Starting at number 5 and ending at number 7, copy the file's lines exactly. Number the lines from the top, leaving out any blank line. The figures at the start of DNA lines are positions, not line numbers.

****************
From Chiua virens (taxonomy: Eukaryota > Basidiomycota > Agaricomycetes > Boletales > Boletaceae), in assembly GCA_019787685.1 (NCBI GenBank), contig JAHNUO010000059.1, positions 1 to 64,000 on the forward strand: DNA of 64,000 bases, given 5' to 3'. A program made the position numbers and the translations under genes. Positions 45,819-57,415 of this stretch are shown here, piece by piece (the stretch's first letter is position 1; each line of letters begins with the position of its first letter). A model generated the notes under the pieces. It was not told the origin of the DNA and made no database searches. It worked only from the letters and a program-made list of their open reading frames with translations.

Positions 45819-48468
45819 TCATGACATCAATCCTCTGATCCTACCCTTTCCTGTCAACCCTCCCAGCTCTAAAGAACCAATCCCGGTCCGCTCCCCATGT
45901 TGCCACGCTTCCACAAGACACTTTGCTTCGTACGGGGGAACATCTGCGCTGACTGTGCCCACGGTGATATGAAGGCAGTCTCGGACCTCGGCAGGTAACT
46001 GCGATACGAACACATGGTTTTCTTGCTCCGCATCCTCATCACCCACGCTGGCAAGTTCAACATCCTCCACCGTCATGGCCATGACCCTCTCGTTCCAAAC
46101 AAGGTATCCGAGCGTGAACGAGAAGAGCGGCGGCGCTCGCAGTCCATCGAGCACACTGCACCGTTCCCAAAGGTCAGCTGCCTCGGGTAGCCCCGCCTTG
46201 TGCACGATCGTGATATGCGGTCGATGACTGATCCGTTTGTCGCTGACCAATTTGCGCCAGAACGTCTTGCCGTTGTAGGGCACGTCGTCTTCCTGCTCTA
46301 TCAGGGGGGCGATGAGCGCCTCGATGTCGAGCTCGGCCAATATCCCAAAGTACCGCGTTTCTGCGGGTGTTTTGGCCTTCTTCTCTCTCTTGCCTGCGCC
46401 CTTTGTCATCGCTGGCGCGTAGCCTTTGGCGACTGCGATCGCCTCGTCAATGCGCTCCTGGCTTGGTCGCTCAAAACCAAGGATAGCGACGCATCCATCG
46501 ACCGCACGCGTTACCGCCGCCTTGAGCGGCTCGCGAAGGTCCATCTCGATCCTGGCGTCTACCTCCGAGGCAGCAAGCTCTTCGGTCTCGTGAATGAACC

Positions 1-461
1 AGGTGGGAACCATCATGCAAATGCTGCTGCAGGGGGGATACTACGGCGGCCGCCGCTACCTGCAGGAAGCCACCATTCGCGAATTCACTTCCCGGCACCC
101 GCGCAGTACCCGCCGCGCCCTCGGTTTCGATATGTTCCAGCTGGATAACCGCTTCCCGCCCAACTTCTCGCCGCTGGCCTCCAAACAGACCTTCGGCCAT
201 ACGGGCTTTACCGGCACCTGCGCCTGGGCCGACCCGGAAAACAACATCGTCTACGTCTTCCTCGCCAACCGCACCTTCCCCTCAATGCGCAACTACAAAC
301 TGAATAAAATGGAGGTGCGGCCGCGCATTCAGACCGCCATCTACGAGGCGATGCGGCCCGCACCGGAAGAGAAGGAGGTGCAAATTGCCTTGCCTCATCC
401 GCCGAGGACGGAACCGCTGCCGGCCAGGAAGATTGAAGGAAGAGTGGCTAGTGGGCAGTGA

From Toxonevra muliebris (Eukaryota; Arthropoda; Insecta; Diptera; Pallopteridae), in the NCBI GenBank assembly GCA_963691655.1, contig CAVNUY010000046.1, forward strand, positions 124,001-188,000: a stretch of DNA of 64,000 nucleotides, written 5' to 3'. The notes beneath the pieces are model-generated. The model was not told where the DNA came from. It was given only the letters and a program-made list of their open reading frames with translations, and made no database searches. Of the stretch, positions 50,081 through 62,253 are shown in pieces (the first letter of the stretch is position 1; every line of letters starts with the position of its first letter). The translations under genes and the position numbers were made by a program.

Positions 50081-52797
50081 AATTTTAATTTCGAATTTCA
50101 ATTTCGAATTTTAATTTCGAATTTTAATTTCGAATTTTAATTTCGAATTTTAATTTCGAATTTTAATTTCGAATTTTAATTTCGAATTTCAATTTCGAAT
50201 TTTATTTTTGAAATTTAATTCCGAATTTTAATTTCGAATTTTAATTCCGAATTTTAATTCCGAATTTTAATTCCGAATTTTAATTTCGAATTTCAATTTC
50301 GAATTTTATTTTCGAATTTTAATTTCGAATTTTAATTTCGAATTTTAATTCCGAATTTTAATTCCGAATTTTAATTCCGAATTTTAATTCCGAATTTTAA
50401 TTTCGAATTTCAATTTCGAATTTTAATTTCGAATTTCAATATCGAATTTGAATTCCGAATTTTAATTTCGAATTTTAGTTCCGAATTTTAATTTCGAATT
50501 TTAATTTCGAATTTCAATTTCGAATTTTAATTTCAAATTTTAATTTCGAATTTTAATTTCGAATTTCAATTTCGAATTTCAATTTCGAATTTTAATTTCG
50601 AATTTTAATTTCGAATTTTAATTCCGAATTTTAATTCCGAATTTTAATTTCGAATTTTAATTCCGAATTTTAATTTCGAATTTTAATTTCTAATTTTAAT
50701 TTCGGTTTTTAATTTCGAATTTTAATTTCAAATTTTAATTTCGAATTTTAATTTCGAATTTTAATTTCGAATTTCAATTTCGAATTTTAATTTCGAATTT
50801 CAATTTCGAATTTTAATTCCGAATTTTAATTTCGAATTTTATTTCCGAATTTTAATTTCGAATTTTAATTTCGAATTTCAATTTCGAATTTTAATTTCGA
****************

46001 GCGATACGAACACATGGTTTTCTTGCTCCGCATCCTCATCACCCACGCTGGCAAGTTCAACATCCTCCACCGTCATGGCCATGACCCTCTCGTTCCAAAC
46101 AAGGTATCCGAGCGTGAACGAGAAGAGCGGCGGCGCTCGCAGTCCATCGAGCACACTGCACCGTTCCCAAAGGTCAGCTGCCTCGGGTAGCCCCGCCTTG
46201 TGCACGATCGTGATATGCGGTCGATGACTGATCCGTTTGTCGCTGACCAATTTGCGCCAGAACGTCTTGCCGTTGTAGGGCACGTCGTCTTCCTGCTCTA